The act of focusing on this lens feels very loose. That's not entirely a bad thing, but it depends on your preference. You really can't be too rough on this lens because if you manhandle it, it tends to collapse when you don't want it to. You have to be wary of exactly where you hold it.

The protruding knob actually helps you to turn the lens and focus more precisely.

The equivalent focal length of 100mm is useful for portraits, but it can be challenging for other situations. I find myself backpedaling a lot. It's pretty much useless for anything close up. The minimum focus distance is a meter.

This is as close as I could get to shooting an action figure on my table. Definitely not for macro shots.

Image Quality

IF you can nail the focus, you can get some sharp results.

Results on this lens can be sharp.

Missed the focus here.

When the subject's not moving, it's much easier to achieve sharpness.

But as Henri Cartier-Bresson famously said, "Sharpness is overrated."  Often used an excuse for lousy photos. You can use it as an excuse when you use this lens, or you can learn to evaluate photos on more than just how sharp it is.

You will get lens flare. This lens is prone to it. You can get a lens hood if that concerns you, or shade the lens with a hand, simple. I'm actually a big fan of lens flare.

Reduced the flare in Aperture, but I still got some weird color smearing. But I likee.

Like I said earlier, on the E-P3, the Industar is a 100mm (35mm equivalent). This makes it ideal for portraits.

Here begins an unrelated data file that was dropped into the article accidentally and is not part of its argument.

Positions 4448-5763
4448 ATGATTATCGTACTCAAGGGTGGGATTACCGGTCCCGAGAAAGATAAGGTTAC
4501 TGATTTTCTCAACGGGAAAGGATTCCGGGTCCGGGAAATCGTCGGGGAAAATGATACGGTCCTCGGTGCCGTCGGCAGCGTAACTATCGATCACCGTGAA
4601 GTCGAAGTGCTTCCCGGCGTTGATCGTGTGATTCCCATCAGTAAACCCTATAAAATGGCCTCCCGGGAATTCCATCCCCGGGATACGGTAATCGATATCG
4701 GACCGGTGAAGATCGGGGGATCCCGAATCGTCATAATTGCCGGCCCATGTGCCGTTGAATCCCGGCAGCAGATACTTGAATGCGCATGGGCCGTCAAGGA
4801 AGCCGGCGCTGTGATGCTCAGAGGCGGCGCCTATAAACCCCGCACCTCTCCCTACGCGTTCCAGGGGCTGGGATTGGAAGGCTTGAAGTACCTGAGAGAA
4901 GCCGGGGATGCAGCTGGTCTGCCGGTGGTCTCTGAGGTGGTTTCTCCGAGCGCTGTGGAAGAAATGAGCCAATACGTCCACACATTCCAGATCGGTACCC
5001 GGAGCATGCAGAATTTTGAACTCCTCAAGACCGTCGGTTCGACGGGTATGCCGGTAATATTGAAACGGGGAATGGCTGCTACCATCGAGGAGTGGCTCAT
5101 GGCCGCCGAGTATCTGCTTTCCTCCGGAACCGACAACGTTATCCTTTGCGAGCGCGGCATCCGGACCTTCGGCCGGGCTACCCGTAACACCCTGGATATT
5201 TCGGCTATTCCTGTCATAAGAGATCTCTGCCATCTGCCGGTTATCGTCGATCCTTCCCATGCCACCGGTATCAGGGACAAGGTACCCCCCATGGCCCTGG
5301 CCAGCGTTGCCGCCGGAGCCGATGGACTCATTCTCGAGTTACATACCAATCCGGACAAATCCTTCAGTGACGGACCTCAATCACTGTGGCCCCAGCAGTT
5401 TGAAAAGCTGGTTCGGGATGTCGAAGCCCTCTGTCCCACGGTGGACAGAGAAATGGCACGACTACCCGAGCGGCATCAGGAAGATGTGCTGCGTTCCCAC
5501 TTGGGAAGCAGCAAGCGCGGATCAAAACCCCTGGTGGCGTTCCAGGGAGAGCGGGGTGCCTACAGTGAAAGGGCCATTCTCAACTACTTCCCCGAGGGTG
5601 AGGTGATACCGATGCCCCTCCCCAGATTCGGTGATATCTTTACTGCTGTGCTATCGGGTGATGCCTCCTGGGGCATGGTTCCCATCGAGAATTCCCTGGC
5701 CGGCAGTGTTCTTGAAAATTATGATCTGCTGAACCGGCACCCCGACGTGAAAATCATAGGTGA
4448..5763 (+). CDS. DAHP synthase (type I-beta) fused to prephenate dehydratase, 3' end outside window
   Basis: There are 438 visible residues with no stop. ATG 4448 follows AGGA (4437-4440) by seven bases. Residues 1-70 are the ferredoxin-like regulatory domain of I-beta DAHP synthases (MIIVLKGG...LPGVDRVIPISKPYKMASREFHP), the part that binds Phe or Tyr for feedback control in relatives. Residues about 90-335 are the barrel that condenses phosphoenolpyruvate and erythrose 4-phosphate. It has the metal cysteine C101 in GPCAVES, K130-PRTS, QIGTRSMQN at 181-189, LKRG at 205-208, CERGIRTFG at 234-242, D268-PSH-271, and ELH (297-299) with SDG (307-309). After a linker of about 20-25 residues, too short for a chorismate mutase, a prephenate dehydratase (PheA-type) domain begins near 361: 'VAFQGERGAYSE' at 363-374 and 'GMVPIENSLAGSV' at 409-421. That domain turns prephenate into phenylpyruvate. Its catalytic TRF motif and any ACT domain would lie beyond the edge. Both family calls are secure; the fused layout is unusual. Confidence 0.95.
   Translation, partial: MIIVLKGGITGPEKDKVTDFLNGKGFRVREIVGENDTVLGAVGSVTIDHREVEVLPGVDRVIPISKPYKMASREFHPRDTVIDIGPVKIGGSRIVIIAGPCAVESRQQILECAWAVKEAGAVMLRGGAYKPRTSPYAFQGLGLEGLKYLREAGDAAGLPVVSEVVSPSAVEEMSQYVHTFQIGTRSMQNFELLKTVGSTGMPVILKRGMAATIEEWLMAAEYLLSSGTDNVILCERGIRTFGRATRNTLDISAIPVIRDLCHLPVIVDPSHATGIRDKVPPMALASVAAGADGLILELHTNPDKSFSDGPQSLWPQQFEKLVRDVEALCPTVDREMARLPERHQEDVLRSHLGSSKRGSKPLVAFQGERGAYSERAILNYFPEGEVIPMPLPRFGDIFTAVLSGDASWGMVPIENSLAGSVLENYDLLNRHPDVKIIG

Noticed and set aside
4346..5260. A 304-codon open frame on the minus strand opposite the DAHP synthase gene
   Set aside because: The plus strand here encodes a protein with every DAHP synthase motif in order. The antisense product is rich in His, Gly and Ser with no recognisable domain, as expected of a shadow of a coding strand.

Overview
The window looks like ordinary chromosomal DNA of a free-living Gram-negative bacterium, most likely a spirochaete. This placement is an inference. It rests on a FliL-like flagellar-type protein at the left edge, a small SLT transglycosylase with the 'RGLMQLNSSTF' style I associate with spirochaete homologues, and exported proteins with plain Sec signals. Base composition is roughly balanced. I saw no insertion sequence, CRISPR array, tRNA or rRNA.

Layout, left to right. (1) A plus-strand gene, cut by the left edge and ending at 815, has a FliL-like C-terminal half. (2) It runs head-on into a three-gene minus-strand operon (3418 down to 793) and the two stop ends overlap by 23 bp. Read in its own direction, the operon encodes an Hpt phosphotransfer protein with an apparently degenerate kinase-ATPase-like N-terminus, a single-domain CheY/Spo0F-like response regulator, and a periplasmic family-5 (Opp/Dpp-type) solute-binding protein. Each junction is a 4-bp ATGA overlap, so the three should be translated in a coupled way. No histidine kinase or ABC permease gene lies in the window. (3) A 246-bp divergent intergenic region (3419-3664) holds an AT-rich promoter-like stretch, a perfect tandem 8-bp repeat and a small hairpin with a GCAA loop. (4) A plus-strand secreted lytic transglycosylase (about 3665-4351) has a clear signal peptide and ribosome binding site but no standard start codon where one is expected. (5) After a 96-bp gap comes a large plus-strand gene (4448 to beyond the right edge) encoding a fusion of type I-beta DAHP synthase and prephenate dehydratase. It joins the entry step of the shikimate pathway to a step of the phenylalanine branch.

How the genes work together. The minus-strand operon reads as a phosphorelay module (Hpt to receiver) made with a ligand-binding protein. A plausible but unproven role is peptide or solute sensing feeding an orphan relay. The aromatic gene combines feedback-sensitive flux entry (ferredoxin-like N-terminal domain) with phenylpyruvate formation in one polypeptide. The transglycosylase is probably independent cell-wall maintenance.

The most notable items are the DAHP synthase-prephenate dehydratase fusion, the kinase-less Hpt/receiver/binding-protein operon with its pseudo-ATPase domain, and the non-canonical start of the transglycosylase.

You typically get some, but not much bokeh.

That doesn't mean you have to use it for portraits. Here's a landscape:

In Conclusion

I wasn't really blown away by the results here. I do find the exercise of shooting with the Industar-22 to be something worthwhile and fun, but when it comes to image quality, you can achieve similar or better results with other lenses. For starters, the Panasonic 20mm is far brighter, has autofocus, and gives you more bokeh (background blur). Then there's the Olympus 45mm, which is also much brighter at f/1.8 and, again, bokeh-licious. That leaves the Industar-22 with, well, character, and I'll leave it up to you to decide if the lens has any special characteristics on its side. My opinion is it's got something going for it -- something that does bring me back to the days of film -- but it just doesn't have enough of it to convince me to stick the lens on my camera on any kind of regular basis. If the situation is bright enough, if you'r not too close to your subject, if you're not pointing at any bright lights, and if you can nail the focus, then you can get some fascinating and sharp photos with a little extra something. The Industar-22 is fun and hipster-friendly and inexpensive, so it's hard not to recommend, but sadly, it's just a little too iffy.


SleepyHammer said...

I like your review, and completely agree with everything you say about this kind of stuff making one a better photographer. My breakthrough came when I got a micro 4/3 Holga lens. I, too, bought my Industar 22 partly for looks, even going so far as to buy a cyrillic-lettered metal lens cap for it.

Can you get your focus all the way to the infinity setting without carving a chunk out of your adapter for the focus knob to spring down into as it clicks into place?

The Third World Nerd said...

I read about the focus to infinity issue, but never got around to fixing it mostly because I am too chicken. Did you modify your adapter? And if so, how did it go?